Sheep Santa Ines
(28 kg)
Increasing levels of K mixed with Bh 25 to 100% Total DMI and DMD increased with increasing levels of K from 0.369 to 0.459 g/d and from 38.4 to 63.5% respectively. Brazil Monteiro et al., 2012

DIM: days in milk; DMI: dry matter intake; DMD: dry matter digestibility; BW: body weight; DWG: daily weight gain


The scientific literature on the use of tropical kudzu for pigs is scarce and inconclusive. Early trials in South America did not give satisfactory results, since the crop did not withstand the grazing and rooting habits of the pigs (Chicco, 1969). In South-Eastern Nigeria, tropical kudzu was among the species rated as "preferred" by smallholder pig farmers (Obua et al., 2012). Tropical kudzu has been tested for the feeding of gestating sows in Colombia (Sabogal Ospina et al., 1988). Tropical kudzu hay has been fed to pigs with good results (Göhl, 1982). However, in the DR Congo, a comparison of 4 legume hays (Vigna unguiculata, Psophocarpus scandens, Pueraria phaseoloides and Stylosanthes guianensis) fed to growing pigs concluded that tropical kudzu hay should be avoided for pigs as it combined the lowest voluntary feed intake with the lowest nutrient digestibility (Kambashi et al., 2014).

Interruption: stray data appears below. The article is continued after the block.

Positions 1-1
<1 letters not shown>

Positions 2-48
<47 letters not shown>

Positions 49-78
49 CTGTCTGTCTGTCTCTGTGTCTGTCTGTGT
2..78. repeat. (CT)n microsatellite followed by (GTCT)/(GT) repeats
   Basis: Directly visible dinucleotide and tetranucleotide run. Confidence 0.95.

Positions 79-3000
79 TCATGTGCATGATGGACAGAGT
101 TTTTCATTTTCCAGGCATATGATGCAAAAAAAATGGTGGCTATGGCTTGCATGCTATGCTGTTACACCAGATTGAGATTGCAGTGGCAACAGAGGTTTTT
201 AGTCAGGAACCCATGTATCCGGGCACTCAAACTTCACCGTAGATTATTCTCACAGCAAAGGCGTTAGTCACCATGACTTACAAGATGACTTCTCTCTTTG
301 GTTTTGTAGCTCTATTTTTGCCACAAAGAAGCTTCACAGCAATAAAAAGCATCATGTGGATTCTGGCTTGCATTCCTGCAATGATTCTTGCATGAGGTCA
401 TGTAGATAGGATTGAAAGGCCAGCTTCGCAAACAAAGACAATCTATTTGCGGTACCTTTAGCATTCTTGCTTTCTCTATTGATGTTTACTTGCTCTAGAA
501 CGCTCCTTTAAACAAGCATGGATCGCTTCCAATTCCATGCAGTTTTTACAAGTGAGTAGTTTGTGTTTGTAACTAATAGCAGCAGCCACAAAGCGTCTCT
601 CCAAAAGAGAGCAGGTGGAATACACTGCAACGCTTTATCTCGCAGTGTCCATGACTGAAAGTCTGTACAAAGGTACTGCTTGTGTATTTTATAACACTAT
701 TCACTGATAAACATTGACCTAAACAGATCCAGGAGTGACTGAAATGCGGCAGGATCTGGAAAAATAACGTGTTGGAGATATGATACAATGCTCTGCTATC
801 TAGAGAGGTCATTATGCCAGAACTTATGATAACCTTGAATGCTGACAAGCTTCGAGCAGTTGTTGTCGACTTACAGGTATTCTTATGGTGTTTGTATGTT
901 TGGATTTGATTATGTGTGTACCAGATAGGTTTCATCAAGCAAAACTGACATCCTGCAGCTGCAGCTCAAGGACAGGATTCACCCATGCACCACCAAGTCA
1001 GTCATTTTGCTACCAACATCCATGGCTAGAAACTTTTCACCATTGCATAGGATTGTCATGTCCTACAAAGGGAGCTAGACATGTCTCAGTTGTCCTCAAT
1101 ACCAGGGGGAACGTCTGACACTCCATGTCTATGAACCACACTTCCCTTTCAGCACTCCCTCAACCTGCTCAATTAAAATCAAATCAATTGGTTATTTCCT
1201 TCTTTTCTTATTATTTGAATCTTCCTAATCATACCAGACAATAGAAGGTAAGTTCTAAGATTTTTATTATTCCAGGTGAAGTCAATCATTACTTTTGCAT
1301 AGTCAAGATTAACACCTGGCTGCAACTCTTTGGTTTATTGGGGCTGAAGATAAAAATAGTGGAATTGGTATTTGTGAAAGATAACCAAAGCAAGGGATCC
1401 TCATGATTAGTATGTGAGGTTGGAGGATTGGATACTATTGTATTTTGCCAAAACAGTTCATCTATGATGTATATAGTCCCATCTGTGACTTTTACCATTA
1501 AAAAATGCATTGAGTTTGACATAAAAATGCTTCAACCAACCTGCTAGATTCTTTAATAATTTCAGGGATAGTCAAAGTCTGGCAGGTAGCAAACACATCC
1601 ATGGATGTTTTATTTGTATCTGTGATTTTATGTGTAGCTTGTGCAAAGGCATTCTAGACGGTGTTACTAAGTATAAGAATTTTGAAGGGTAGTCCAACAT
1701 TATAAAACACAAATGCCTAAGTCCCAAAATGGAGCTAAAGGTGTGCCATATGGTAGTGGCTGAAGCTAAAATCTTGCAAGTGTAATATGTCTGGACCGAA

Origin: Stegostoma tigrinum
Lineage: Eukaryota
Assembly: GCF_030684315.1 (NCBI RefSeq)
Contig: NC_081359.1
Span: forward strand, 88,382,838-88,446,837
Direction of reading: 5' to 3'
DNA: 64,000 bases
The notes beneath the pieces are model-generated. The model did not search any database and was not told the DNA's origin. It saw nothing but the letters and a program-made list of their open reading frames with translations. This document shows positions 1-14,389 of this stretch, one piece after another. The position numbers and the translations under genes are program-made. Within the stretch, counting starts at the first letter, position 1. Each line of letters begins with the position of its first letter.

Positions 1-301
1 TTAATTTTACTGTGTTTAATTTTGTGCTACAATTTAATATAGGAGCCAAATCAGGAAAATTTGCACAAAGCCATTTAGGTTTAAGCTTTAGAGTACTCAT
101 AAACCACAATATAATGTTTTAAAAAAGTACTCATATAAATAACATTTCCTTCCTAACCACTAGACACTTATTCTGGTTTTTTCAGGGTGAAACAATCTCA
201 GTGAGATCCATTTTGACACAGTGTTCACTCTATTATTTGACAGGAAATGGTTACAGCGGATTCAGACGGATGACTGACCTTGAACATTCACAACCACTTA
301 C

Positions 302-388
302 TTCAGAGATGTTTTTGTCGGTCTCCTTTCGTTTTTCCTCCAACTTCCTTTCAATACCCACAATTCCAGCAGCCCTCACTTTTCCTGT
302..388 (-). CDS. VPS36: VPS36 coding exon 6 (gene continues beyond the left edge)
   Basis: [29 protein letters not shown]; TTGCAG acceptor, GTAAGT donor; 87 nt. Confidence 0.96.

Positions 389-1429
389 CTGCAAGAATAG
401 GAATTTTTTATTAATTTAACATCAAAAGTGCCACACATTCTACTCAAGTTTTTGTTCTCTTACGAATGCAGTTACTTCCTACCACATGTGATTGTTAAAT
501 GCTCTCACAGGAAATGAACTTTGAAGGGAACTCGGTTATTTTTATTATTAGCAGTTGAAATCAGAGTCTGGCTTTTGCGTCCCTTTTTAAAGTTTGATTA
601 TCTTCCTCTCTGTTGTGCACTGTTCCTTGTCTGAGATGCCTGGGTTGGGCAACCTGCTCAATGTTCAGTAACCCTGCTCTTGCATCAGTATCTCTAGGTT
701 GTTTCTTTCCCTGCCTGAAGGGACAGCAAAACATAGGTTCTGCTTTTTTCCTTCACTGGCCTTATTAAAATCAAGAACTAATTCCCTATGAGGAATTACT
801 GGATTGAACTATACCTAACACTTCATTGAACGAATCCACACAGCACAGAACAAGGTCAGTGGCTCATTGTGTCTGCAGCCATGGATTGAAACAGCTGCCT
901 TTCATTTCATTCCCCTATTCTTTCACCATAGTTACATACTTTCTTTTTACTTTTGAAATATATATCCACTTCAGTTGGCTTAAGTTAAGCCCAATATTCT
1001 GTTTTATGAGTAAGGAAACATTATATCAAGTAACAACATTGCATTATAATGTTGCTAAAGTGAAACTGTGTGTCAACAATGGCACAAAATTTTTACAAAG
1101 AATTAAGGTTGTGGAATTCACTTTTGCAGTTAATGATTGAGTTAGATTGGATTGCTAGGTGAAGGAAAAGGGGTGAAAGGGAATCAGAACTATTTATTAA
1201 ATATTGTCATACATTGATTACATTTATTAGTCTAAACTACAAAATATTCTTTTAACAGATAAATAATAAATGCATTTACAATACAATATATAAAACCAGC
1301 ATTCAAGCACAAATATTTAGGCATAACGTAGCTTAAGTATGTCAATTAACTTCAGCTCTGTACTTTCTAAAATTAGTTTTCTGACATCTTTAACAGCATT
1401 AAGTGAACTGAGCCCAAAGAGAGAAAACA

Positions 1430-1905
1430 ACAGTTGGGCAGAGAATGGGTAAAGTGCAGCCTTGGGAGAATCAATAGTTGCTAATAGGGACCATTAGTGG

Tropical kudzu leaves are rich in fibre and hence not particularly adapted to poultry feeding. When tropical kudzu leaf meal was added to broiler diets, growth decreased significantly and feed conversion efficiency was reduced (Nworgu et al., 2013). These effects were higher in young animals and with increasing levels of kudzu. In the same experiment, other leaf meals such as centro had less negative effects. Similarly, in slow growing chickens, feed intake and growth performance were depressed when 5 to 10% tropical kudzu leaf meal was included in the diet (Zambrano et al., 2015). When fed as green forage as a supplement in a complete diet, tropical kudzu had a slight negative effect on growth and feed efficiency (Etela et al., 2007).